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SE Cornerstone aims to build communications with stakeholders

Building relationships internally and externally with stakeholders within, and in concert with the South East Cornerstone Public School Division is one of the primary goals of the school division.
The SE Cornerstone board of trustees heard presentations at their meeting on May 22.

WEYBURN – Building relationships internally and externally with stakeholders within, and in concert with the South East Cornerstone Public School Division is one of the primary goals of the school division.

That need to build and strengthen two-way communications was brought to the boardroom table on May 22 during the Cornerstone board members’ monthly open business meeting held in Weyburn.

Keith Keating, the division’s director of education, opened the presentation by telling board members how important it was to engage all stakeholders, within the school division or outside organizations that partner with it.

The board has met with regional members of the legislative assembly (MLAs) and the Education Ministry, as one leading example of maintaining communications. Keeping in regular communication with the Holy Family Roman Catholic Separate School Division that also deploys services in southeast Saskatchewan is another key to strengthening programs, he said.

The board meets regularly with the South East Cornerstone Teachers’ Association executive, the Saskatchewan School Boards Association and School Community Councils.

Keating added that student led conferences are scheduled twice a year and some schools have even added local advisory councils to address educational needs of First Nations students.

Establishing a school calendar is also a communication process, he noted, as are the administrative council and groups that meet monthly.

Then there are superintendents, senior staffers, steering committees and protocol systems to tend to as well. Deputy director Aaron Hiske tends to some of those duties while executive assistant Carolyn Thompson tends to ministry and school division communicators’ meetings, media requests and certain email services along with all board meetings to share highlights of these sessions.

Keating then introduced the board to Jacqueline Gibbs, co-ordinator of Early Learning, Tracey Kiliwnik, co-ordinator of Learning Supports and Cheryl Anderson, co-ordinator of Student Services to add to the processes that are undertaken to keep communication services flowing.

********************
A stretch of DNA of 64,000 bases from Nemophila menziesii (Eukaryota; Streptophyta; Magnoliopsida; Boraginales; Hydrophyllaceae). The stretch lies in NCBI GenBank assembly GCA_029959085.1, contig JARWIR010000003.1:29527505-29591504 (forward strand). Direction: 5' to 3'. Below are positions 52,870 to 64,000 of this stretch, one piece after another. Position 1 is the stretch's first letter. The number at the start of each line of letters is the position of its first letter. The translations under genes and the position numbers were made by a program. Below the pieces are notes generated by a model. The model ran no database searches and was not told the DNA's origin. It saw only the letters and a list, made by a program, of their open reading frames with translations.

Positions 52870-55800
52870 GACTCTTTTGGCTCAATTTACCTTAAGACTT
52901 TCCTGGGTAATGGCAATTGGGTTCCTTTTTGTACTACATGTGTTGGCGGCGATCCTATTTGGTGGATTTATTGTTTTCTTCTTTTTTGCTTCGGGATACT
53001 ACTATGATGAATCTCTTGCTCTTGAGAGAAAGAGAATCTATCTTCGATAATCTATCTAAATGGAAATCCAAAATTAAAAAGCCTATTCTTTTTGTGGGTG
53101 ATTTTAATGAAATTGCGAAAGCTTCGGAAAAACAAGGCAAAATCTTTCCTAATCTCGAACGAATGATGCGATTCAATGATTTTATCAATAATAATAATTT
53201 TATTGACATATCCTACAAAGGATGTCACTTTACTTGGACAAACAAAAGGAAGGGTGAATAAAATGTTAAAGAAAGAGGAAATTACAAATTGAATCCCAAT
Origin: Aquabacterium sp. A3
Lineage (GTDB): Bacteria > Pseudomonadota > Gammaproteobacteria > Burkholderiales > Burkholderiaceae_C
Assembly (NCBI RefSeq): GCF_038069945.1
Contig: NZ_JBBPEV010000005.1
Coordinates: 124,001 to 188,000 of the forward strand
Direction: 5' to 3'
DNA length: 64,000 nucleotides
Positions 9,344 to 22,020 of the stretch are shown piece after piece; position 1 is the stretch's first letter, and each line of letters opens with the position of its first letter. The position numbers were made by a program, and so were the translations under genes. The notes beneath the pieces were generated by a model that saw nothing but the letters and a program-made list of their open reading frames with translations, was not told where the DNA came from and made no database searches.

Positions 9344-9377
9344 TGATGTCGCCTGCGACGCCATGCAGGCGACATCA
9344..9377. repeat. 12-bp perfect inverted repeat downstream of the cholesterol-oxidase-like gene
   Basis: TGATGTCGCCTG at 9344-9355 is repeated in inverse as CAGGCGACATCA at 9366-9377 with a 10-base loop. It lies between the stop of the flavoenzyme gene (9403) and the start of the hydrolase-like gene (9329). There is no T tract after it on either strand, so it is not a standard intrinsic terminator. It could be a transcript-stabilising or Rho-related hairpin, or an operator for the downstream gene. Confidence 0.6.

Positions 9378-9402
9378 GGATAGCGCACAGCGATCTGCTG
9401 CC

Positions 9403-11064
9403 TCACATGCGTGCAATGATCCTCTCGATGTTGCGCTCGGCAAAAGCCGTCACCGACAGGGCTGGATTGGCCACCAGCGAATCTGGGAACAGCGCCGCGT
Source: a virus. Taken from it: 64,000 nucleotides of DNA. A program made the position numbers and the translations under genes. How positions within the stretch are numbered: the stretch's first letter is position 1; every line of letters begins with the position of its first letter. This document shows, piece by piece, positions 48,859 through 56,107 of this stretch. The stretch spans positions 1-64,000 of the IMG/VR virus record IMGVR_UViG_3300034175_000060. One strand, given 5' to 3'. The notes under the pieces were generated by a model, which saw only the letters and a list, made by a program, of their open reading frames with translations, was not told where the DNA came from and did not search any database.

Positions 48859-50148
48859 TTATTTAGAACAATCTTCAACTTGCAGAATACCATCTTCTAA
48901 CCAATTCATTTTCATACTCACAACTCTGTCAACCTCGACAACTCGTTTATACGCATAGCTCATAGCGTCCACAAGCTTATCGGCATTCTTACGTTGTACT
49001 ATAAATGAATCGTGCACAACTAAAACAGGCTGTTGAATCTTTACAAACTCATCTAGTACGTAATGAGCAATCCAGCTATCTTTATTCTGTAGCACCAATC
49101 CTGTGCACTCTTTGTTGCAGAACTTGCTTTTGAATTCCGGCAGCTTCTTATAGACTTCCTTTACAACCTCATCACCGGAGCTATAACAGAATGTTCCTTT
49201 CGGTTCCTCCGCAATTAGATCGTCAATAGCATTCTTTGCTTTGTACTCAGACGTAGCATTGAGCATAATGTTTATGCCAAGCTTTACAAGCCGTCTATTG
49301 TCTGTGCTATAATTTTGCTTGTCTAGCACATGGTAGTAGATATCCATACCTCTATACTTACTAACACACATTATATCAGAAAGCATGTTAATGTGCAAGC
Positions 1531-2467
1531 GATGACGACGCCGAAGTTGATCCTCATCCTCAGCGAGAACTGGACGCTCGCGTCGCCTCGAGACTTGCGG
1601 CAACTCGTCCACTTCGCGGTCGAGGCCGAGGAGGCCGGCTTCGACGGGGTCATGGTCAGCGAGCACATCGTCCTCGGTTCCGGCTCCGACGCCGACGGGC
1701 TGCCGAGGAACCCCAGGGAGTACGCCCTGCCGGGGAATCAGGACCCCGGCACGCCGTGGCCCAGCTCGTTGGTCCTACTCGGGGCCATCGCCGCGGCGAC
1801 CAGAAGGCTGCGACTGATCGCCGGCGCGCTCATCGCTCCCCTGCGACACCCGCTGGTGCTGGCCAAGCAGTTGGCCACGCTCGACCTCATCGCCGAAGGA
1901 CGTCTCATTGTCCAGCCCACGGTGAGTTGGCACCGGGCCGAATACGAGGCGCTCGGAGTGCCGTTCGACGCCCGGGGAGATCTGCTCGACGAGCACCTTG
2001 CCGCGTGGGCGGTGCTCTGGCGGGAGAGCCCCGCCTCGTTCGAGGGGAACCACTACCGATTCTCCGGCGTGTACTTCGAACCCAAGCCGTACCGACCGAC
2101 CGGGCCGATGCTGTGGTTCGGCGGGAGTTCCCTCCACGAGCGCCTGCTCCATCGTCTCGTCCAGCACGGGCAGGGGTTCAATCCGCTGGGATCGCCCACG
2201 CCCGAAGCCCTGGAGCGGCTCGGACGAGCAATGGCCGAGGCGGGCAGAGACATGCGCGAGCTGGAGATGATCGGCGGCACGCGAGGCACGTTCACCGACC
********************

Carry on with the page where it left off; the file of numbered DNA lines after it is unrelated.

Anderson spoke of case management meetings that are held with parental permission and are scheduled according to need and requests.

She said the process is very beneficial, especially if the student gets involved with further input. That is even more appreciated if they are older and can help process the shared services and the processes

with other agencies. She said that leads to “understanding of what we are doing and what they are doing or can do.”

These case management meetings may include health authority professionals, mental health/addictions counsellors, social services and police agencies.

Interagency psychology meetings are held with Holy Family partners and others and are held twice yearly to share updates, clarifications of programs and processes, training information and psychologist updates.

The Hub Table sessions with partner agencies offer services that individuals and families can turn to, for mitigating risk, she said.

Gibbs noted that Early Learning teams formed a partnership with the Estevan Early Learning Family Resource Centre because “we didn’t want to be in competition,” she said, but rather partner up with them to increase programming already in place.

The presenters spoke of inclusion plans and violent threat risk assessments, the Centre for Trauma-Informed Practices that developed a multi-disciplinary (agency) risk assessment community protocol.

These are where small towns, cities and larger urban areas have formal written agreements that bind agencies and service providers for common and consistent practices regarding assessments, prevention and intervention if violence risks rise.

Kiliwnik spoke of the key principles of a needs-based service delivery with the student in the centre of the model that includes parent or guardian engagement, assistance technology, independence, as well as plans for instruction or intervention and follow-up support and inter-professional collaboration with school teams and other agencies.